A quick shuffling. Half of us were pointed one way, the others went to the other car.
DeVore had been rather deliberately vague. If Darko had any idea of what was about to unfold, he gave no sign. We found ourselves ushered outside into the temperate Vegas air. Back home, the family was “enjoying” single digit temps, but out here, it was 60. Almost balmy. I could get used to January’s like this.
Origami time. Watching first John Darko and then John DeVore fold up into a car — any car — would be hilarious. But into a Citroën SM? Well. I admit, I almost missed it. This thing was art. We pulled out from Circus Circus, merged, found an open lane. DeVore handed me something from the front seat. Night vision goggles. Wha -?
And that’s when The Driver gunned it. 30 hours later, we were in Miami.
I’d heard about Alex Roy‘s cross-country cannonball in a modded BMW M5 years ago. On numerous occasions since, I’ve tried to imagine what it would take to make it from Manhattan to Long Beach in just over one day. In a car. In any car. My reaction, then and now, is the same: that’s f***ing insane. The average speed has to be well over 100 miles an hour …. Look, I’m intimately familiar with the M5, and I know that 100 is just about the sweet spot in that car’s highway cruising attitude … but you still have to stop … to buy gas, if nothing else! But that means that a lot of the drive time would be spent going way faster than 100 mph in order to make up for that … WAY faster. That’s 30 hours of nail-biting terror — flying — crammed into a tin can jammed full of only partially legal cop-detecting gear, just you and the certainty that, if caught, you were DEFINITELY going to jail.
These finer points, I remember ticking over and over with a couple of friends. Usually over beer … yeah, we visited this technological marvel a lot. 30 hours. Coast to coast. Un-f**-ing-be-LIEVE-a-bull. No way. NO-F***ING WAY! I remember all of us just shaking our heads at the massive, clanky brass ones Roy and team must have had to even attempt that run.
So, I might have been a little pie-eyed sitting next to him at dinner, that night. And yes, for the record, he clanked when he moved.
The trip to John DeVore’s “top-secret Vegas steak house” was book-ended by a ride in Roy’s completely cherry SM. Roy was offering some supplements, but it was John DeVore with the spooling commentary filled with odd little facts about the car. He was practically giddy sharing as we floated through the Vegas night on mint-condition 30-year-old car tech. I’m pretty sure I caught Darko’s eye several times that night, marveling. DeVore’s eyes would get round, and he’d talk faster and faster, the enthusiasm pouring off like steam. Great food, plentiful drink, wildly diverting conversation and not a word about hi-fi all night. My face still aches from the memory of the grin I had plastered across it that night.
Seems that Roy and DeVore have been friends for years, both having done time at Manhattan’s Stereo Exchange in early 90’s. At some point, DeVore went off to build loudspeakers, and Roy, well, he did something different. “Some folks, growing older, seem content with just cultivating a whole new smell,” says DeVore. “And then some just unfold into a whole new level of wonderful weirdness.”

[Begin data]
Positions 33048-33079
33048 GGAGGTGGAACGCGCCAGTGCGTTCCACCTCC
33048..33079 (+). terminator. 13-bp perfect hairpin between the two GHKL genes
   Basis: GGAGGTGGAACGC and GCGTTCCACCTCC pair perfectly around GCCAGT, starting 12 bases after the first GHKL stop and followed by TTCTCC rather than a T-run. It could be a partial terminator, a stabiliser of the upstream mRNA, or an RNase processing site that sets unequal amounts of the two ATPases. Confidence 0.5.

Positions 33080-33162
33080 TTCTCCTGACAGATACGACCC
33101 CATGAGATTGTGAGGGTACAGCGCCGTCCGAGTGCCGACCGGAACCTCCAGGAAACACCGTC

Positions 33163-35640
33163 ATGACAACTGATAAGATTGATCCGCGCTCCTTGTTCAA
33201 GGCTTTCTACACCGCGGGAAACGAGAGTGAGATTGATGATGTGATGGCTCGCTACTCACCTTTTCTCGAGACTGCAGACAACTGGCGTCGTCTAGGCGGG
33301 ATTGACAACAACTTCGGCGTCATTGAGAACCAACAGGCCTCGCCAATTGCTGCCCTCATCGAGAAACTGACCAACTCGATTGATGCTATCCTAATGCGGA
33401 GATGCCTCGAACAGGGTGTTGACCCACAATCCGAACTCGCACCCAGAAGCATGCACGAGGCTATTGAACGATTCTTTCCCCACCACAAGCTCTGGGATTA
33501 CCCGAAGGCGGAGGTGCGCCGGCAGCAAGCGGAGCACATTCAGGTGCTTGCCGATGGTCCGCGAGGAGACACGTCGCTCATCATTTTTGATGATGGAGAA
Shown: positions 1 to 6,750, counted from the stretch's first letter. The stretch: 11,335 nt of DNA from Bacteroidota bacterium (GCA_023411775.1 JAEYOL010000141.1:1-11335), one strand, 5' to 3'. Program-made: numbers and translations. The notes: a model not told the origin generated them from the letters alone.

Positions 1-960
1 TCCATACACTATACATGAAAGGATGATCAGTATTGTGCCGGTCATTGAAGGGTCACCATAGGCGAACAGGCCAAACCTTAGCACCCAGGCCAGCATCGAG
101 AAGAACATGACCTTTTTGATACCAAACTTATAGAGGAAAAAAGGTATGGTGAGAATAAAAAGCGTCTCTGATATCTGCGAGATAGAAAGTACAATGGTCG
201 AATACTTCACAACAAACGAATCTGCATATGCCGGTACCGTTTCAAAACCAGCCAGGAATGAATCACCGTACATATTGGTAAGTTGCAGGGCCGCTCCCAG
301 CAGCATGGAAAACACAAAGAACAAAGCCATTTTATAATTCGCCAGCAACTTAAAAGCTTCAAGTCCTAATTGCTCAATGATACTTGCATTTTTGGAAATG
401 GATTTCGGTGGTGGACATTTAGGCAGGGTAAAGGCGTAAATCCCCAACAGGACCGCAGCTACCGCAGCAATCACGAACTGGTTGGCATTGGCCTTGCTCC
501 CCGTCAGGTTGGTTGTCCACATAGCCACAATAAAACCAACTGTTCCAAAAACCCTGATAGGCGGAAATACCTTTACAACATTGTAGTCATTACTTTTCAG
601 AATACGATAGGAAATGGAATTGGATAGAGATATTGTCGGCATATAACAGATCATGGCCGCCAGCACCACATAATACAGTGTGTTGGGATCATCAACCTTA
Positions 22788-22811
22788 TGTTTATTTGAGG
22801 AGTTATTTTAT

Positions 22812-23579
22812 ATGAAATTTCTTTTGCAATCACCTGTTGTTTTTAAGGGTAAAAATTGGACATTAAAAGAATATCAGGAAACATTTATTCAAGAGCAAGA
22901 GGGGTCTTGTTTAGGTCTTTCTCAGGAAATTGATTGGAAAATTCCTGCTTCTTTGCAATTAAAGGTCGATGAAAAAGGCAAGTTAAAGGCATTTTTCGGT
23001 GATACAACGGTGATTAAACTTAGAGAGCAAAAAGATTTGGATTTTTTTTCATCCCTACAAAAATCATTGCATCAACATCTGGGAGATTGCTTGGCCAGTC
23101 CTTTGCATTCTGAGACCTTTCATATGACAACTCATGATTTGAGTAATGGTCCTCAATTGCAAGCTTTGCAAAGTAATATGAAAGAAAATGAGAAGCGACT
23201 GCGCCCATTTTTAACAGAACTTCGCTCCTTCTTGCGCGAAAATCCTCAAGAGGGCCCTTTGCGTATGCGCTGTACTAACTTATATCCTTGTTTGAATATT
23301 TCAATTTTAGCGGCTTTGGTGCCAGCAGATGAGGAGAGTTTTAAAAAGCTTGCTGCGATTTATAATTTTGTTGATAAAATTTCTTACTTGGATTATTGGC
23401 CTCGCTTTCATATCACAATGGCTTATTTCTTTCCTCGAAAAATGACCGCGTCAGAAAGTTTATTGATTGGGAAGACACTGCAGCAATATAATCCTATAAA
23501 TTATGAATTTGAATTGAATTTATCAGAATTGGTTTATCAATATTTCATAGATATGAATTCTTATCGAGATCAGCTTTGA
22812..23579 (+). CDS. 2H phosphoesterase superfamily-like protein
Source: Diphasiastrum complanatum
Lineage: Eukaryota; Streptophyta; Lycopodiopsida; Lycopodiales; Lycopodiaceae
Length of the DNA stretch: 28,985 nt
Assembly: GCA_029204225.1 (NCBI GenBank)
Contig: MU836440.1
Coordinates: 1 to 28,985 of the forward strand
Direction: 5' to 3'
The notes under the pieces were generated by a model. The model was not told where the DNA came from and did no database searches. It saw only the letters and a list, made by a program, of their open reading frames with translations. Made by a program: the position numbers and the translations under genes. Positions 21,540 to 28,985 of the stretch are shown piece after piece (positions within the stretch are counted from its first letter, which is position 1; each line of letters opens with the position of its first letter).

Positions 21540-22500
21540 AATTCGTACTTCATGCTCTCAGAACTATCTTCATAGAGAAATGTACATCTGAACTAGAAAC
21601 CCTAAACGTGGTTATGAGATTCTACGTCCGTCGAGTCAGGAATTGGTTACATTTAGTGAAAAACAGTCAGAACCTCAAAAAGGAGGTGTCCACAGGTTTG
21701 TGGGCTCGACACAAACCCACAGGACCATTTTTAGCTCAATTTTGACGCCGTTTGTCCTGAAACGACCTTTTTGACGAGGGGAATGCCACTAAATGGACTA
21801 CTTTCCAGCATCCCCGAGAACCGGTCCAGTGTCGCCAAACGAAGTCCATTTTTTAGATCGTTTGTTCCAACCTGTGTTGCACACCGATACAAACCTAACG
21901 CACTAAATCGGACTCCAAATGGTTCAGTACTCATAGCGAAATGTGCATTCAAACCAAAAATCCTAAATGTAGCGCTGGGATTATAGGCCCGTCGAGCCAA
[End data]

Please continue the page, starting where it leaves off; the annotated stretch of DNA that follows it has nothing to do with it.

Here’s Alex Roy explaining some of the mods to his car.
Back at the Venetian earlier that day, Roy and DeVore showed me around the suite. The room was typical DeVore Fidelity, in the best way: vinyl, Japanese tubes, and loudspeakers that vanish into the soundstage. During my tour, I was treated to the new Gibbon X ($15,500), DeVore’s latest loudspeaker and one of Part-Time Audiophile‘s Best of 2014. I loved this speaker back at RMAF, but John shrugged and grinned and said, “Yeah, well … about that ….”
The X was not that X. That is, this was a whole new thing.
Since RMAF, DeVore had made a … few changes. Like all new drivers. Yeah. Apparently, the final midrange driver was something he’d developed to work with a special new, fully suspended tweeter, but the samples coming from SEAS had never managed to get it quite right. So, the speaker at RMAF had pulled in the already-excellent tweeter from the flagship Silverback and he’d modded out a midrange driver to match it.
But then, SEAS nailed it … so DeVore dusted off the matching mid, and pulled in a pair of the significantly more expensive and upscale woofers he used in the Silverback, and bam, done. Say hello to the new Gibbon X.
“Hello there, you temptress.” Sorry, did I just say that out loud?
DeVore says that this new, and totally, completely and most definitely final version of this Gibbon has a higher output at lower distortion than the version shown at RMAF, with a bigger and bolder sound and more bass energy. I can’t comment on that — but I will say that this may have been the most impressive sounding room at the show. Yeah, I’ll stick to that.
Availability for the new Gibbon X will be in about two months (Q2). Some more specs: Frequency extension: 26Hz – 40kHz, with a flat 8Ω (min 7.5Ω) impedance at a 91.5dB sensitivity.
About the other bits in the room ….
A Brinkmann Bardo turntable ($9,490) was paired with an EMT 997 tonearm ($5,295), mounted with an EMT TSD15i stereo cartridge ($2,200). An Auditorium 23 Homage T2 MC SUT ($4,995) fed into a Leben HiFi RS30EQ MM Phono pre ($2,695).
The amp was one of my favorite bits of eye-candy, a Leben CS600 integrated ($6,495). This amp has gold-plated knobs (no, really, it does), wood side panels, a vintage chic that puts modern designs to absolute shame, and, almost uniquely, it features LEDs in three different colors. I love that.
Box Furniture, the company that also makes DeVore’s speaker cabinets, supplied the racks. All analog cables were from Auditorium 23.